This study advances a new theoretical model, “Black Men’s Graduate Engineering Motivation” (BMGEM), to describe the overlaying factors and sources of motivation – and their interrelations – that influence 42 Black men in engineering graduate programs to persist. The findings from this study can inform future research and practice-based strategies for broadening participation that aid in Black men’s progress through science and engineering pathways.
This study examined the contextualized effects of racial/ethnic matching between high school students and teachers, focusing on the urbanicity of schools in the United States.
In this article, we document the process of co-construction within the Readiness Through Integrative Science and Engineering (RISE) curriculum and professional development (PD) approach. Using grounded theory methods, we hope to illuminate processes potentially at work within the “black box” of PD.
This article examines the sensemaking process of tenure reform policies among school-based staff. Drawing from interview data, the study reveals the manner in which teachers and school leaders came to understand changes to the teacher tenure process in Tennessee as well as the challenges they encountered in doing so.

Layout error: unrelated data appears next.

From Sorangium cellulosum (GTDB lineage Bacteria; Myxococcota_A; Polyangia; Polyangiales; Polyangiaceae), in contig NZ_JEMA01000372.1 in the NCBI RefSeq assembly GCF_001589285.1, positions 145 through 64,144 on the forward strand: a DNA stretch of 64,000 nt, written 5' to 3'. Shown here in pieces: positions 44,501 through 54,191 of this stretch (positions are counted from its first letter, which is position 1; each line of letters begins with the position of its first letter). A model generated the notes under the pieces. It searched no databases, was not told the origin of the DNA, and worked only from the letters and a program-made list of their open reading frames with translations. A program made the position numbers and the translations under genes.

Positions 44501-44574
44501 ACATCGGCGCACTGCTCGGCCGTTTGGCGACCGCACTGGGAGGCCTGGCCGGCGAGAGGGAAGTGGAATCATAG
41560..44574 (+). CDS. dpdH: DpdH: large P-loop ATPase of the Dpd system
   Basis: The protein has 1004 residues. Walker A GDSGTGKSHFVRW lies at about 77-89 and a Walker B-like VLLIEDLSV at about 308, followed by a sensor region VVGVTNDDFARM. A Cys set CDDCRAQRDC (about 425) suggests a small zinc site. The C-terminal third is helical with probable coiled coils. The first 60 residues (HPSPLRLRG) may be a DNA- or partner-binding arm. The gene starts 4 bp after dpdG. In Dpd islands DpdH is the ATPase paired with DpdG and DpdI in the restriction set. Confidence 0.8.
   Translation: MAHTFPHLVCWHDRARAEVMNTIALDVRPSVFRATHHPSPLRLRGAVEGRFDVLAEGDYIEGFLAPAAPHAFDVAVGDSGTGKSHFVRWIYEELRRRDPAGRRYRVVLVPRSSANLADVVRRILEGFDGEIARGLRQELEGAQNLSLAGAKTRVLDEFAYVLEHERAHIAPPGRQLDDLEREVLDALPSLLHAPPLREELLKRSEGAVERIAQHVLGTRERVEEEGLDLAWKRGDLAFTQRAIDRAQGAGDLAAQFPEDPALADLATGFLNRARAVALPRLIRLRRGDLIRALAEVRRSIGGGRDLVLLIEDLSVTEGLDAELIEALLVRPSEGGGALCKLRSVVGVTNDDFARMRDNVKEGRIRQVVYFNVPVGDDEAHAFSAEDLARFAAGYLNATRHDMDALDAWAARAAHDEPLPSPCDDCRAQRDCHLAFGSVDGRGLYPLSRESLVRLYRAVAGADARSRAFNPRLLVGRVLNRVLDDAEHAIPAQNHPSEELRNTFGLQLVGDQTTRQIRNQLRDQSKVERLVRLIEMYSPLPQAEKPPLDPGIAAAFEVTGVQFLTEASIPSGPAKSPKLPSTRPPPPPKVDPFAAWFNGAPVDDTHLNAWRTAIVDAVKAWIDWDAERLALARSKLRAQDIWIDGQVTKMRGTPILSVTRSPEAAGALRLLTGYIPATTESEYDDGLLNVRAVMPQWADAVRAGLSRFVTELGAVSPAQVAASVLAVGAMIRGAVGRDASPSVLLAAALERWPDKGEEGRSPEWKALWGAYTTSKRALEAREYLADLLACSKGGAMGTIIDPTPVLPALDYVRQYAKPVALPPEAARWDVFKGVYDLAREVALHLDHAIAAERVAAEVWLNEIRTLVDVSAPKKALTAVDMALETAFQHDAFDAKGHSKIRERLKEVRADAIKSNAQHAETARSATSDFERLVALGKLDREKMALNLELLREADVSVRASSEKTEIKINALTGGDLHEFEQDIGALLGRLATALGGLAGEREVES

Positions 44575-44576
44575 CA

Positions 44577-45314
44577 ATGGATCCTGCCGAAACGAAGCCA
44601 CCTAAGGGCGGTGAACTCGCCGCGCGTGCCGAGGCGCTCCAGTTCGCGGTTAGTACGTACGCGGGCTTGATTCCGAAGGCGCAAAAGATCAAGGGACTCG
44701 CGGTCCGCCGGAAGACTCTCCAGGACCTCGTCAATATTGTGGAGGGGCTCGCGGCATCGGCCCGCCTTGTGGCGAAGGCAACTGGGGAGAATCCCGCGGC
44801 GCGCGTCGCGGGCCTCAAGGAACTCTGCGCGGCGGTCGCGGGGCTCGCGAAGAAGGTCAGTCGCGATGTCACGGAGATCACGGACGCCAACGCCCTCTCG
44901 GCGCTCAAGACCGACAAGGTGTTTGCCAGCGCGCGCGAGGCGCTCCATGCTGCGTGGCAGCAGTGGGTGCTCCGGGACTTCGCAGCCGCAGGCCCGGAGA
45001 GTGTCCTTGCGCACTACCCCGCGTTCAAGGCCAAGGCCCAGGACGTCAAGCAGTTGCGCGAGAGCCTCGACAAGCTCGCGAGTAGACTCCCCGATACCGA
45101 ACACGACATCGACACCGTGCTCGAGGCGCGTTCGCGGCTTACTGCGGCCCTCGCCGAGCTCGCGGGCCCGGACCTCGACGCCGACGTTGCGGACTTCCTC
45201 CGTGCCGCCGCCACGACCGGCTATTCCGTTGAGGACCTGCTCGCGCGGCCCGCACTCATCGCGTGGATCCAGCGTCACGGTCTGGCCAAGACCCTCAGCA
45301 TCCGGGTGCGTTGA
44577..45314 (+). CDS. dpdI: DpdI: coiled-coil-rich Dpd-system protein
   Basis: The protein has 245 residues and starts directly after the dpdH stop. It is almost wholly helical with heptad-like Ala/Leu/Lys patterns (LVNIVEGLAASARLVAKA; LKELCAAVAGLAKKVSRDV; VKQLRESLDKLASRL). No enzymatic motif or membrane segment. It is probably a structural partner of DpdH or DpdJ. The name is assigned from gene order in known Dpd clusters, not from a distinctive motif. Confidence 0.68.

This case study explores how multilingual youth are discursively positioned when teachers make sense of student work during professional development. The research focuses on interruptions to deficit-based discourses about multilingual students.
This article examined absenteeism patterns for kindergartners with disabilities in general education schools. Comparing two nationally representative cohorts, children with disabilities in 2010 were absent more often than those in 1998. Implications for policy are discussed.
This article reports on a yearlong study examining secondary students’ and teachers’ perspectives on high-stakes testing, which served not only as an isolated measurement of learning but also as a dominant context for literacy-related teaching across the disciplines and throughout the school year. Participants’ perspectives, and ways in which they resisted, provide insights into the constraining effects of high-stakes testing, as well as suggest promising, alternative routes toward equitable assessment that supports meaningful learning.